Tara Marchelin, Jakarta – According to Jakarta-based Regional Autonomy Watch, or KPPOD, the omnibus bill on job creation should be revised to take in more local government interests, especially the current articles on the simplification of business licensing and ease of doing business.
Herman Suharman, the KPPOD's policy analyst, said in Jakarta on Thursday that the bill removes the requirement for location permits and replaces it with a Detailed Spatial Plan (RDTR) digital map. But currently, the RDTR is only available in 53 regions in Indonesia.
Article 16 of the omnibus bill on job creation stated that if the local government doesn't provide the RDTR, companies will have to file an e-application on spatial use to the central government.
"This regulation is very centralistic. It won't be very efficient since there's a huge gap in knowledge of local conditions between the regional government and central government," Herman said.
Herman also regrets that the risk level of business licensing – included in articles 9 and 10 of the bill – is set by the central government. "Local government involvement is very minimal, when they're the one who has the competency to determine the risk level," he said.
Herman also pointed out the bill doesn't contain any regulation on Business Domicile Certificate (SKDU) – a permit stating the domicile of a company and one of the requirements to establish a business. This permit is issued by the urban or village community office (kelurahan) or the subdistrict office (kecamatan).
Herman said the SKDU should be revoked because its issuance depends entirely on local government discretion and doesn't have a legal basis in national regulation.
"The central government should be the one that guarantees a company is safe for the environment, not the village office," he said.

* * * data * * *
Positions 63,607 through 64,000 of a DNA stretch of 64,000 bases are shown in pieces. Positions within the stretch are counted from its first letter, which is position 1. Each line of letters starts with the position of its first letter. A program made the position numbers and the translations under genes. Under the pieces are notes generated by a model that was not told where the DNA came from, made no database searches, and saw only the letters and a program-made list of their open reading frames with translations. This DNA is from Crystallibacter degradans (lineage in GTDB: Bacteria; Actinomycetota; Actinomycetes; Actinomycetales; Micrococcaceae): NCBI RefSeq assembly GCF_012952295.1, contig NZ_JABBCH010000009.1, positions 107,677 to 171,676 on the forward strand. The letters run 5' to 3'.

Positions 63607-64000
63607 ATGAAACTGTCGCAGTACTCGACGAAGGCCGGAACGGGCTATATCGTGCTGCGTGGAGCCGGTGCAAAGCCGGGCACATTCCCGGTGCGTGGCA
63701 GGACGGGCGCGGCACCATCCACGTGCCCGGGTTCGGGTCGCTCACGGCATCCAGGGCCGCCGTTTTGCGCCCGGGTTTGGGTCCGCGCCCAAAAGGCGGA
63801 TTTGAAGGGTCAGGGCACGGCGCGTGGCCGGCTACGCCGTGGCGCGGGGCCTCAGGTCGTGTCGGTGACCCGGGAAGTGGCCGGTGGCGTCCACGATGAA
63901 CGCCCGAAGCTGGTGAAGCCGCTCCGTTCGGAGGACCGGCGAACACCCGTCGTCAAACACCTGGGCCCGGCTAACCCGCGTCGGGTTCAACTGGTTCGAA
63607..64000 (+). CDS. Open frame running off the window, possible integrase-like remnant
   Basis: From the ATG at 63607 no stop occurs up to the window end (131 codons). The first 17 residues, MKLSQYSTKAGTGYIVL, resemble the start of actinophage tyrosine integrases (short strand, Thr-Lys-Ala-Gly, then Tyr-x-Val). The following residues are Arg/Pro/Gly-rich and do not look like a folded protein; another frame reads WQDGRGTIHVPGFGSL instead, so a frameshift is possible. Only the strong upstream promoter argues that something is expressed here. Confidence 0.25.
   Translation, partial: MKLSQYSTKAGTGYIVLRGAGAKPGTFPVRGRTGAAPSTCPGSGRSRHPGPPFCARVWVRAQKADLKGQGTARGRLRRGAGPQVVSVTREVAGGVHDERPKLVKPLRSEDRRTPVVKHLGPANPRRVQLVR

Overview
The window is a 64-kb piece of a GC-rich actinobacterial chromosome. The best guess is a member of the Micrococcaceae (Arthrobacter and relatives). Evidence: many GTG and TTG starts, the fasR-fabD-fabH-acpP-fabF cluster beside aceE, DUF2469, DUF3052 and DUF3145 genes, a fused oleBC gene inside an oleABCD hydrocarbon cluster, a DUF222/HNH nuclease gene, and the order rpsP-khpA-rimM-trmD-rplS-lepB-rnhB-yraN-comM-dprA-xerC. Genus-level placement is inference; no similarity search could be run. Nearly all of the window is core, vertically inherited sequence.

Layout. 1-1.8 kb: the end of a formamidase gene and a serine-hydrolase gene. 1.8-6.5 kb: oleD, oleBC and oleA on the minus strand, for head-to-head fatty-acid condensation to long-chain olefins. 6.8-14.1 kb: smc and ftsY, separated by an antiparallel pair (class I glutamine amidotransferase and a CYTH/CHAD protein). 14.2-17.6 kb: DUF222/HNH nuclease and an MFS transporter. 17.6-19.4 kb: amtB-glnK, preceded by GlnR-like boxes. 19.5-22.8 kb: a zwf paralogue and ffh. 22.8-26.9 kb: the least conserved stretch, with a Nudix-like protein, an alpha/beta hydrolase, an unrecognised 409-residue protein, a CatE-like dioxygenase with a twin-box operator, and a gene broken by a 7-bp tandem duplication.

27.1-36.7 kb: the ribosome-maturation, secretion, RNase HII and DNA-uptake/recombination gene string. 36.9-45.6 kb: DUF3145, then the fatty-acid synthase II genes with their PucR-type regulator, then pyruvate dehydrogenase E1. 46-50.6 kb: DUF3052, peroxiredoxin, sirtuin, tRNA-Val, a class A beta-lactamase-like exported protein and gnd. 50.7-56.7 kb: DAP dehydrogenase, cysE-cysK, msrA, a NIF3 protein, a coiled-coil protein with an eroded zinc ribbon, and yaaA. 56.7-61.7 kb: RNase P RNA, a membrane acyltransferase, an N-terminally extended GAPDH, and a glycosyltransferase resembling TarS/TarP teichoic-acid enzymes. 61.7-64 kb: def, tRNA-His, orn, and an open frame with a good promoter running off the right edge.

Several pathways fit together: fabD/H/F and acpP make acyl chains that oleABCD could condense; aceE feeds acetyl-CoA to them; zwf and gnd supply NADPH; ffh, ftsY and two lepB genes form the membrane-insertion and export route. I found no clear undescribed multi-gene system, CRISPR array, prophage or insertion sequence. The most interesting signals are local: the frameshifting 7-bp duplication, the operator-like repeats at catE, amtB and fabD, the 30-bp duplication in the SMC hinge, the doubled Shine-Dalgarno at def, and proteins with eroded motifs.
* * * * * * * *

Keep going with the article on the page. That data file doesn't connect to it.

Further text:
The KPPOD also highlights article 23 section 4 of the bill that states the central government has the authority to assign certified institutions and experts to produce an environmental impact assessment (AMDAL) and sections 9, 10 and 11 on the abolishment of the AMDAL commission.
"This regulation is problematic. There aren't many qualified institutions and experts [to produce AMDAL]," Adib, a policy analyst at the KPPOD, said.
Despite the shortcomings, the omnibus bill should help the government to resolve disharmony between regulations that has been a big problem in Indonesia, KPPOD executive director Robert Endi Jaweng said.
"Indonesia has too many regulations. An omnibus law integrates all those regulations and allows the government to use it as an all-encompassing reference. It will reduce the number and type of regulations that we have," he said in a discussion about the omnibus bill on job creation in Cikini, Central Jakarta.
Robert said the House of Representatives should do more to accommodate the voice of the people in discussing the bill. This could be done by making a roadmap to identify which communities will be affected once the bill becomes law.
"We hope the House of Representatives throws everything out in the open because legislation is a political process that should involve everyone," he said.
Robert suggested the omnibus bill on job creation should also be discussed in a special committee comprising various party factions and commissions.
The bill should also include an adjustment of the government's authority – currently based on decentralization and regional authority principles in a Local Government Law passed in 2014.